Your young ones will learn that good deeds carry you far in the preschool-friendly game of Chutes and Ladders. All players start in square 1 and race to be the first to make it all the way to the final square on a board numbered with 100 squares. A series of ladders and slides depicted on the board game represent good deeds and their rewards (ladders) or naughty deeds and their consequences (slides). A spinner tells each player the number of spaces to move in a turn. If you land on a square showing the base of a ladder, you get to climb the ladder and advance extra spaces. But be careful, if you land on a square with the top of a slide, then you have to slide down and are set back additional spaces.
Buy It: Chutes and Ladders, $15
With 108 wooden tiles bearing six different symbols in six different colors, children will learn to recognize patterns when they play Qwirkle. And they’ll have fun saying it too! To begin the game, each player draws six tiles at random from the tile bag. The players try to create lines by matching tiles of the same color or symbol and can earn one point for every tile played. Six tiles in a row is called a Qwirkle and is the longest line permitted. Players replenish their stash of tiles by drawing new ones from the bag until all the tiles have been used. The game ends with the first player to use all of his or her tiles, at which point the player with the highest score wins.
Buy It: Qwirkle, $24
5. Let’s Go Fishin’
See who can catch the most fish in a game of Let’s Go Fishin’. This battery-operated game can be played solo or with up to four people. As the pond spins slowly, 21 colorful fish open and close their mouths. When a fish opens its mouth, it reveals a magnet inside. Using the small plastic fishing poles provided, coordination is put to the test as players try to catch the moving fish. Get your timing right to catch a fish when its mouth is open. A small magnet on on the end of the fishing pole connects with the magnet inside the fish, allowing you to remove the fish from the pond. Play until all the fish have been caught. Who is the best fisherman?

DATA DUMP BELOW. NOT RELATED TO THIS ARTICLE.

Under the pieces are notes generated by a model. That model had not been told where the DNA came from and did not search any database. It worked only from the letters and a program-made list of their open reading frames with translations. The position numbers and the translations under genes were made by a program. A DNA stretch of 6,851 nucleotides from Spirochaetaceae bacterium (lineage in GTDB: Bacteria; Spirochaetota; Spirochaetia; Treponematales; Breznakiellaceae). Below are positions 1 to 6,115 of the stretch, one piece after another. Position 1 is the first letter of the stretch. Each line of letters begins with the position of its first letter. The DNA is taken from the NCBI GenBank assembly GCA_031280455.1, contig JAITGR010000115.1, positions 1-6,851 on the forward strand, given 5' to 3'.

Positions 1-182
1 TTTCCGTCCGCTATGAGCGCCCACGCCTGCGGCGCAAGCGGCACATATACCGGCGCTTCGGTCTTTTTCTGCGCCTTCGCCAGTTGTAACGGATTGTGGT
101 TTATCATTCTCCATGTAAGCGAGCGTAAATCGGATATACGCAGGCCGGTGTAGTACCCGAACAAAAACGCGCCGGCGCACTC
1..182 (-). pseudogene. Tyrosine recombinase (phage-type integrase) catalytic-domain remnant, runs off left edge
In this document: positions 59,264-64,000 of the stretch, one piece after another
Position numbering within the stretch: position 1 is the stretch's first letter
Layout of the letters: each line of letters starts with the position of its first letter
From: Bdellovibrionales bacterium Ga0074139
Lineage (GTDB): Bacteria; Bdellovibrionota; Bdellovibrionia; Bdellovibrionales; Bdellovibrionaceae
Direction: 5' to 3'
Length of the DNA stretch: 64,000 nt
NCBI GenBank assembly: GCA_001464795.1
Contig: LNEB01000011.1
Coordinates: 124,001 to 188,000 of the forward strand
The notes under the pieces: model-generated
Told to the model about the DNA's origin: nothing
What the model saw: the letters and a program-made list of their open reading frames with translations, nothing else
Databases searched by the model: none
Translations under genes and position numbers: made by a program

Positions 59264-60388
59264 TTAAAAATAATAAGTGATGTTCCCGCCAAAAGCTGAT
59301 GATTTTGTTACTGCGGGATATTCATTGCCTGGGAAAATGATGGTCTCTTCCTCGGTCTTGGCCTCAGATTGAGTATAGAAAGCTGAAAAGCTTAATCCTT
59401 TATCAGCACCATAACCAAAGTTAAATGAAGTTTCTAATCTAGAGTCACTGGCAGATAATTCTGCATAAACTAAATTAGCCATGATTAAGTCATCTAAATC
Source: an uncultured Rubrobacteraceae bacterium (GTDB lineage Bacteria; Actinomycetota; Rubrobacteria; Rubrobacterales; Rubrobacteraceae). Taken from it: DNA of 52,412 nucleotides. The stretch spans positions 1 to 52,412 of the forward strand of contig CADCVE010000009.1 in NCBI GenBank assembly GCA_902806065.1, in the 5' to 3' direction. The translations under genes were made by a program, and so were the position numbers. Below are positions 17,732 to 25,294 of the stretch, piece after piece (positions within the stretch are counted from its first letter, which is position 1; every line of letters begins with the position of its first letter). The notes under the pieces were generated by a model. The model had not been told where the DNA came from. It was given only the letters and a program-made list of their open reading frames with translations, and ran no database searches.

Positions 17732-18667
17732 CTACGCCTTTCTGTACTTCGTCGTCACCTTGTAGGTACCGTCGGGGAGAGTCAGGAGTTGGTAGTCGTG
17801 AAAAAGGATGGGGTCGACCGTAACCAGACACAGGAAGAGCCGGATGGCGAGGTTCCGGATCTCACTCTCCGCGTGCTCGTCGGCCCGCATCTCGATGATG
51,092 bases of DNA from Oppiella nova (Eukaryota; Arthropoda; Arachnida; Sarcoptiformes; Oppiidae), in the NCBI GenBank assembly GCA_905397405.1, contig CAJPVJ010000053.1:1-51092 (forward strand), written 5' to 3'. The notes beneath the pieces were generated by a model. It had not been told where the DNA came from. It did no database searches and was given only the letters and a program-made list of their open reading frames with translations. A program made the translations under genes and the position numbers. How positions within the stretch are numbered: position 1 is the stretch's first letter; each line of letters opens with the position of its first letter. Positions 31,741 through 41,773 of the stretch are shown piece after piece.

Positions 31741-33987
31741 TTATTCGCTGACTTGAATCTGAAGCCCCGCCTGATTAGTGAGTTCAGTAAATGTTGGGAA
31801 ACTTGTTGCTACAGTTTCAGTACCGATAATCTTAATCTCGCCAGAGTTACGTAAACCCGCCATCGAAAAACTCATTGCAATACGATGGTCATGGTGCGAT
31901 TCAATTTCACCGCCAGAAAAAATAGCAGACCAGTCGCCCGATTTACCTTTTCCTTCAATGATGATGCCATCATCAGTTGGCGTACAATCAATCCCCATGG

Buy It: Let’s Go Fishin’, $28
In this sweet whodunit game, players put on their detective hats and work together to find out who stole Mrs. Plumpert’s prized potpie. There are 16 foxes who are all possible suspects, and the detectives start each game with two known suspects. Players begin each turn by deciding whether they want to learn clues about the suspect or have the opportunity to study a new suspect card, then they get three chances to land three dice on the desired combination. In this deduction-based game, players will be able to use the clues they’ve learned to eliminate suspects that don’t match. If the detectives can identify the guilty fox before the thief gets all the way across the board, everyone wins! Outfoxed is a playful way to learn about teamwork.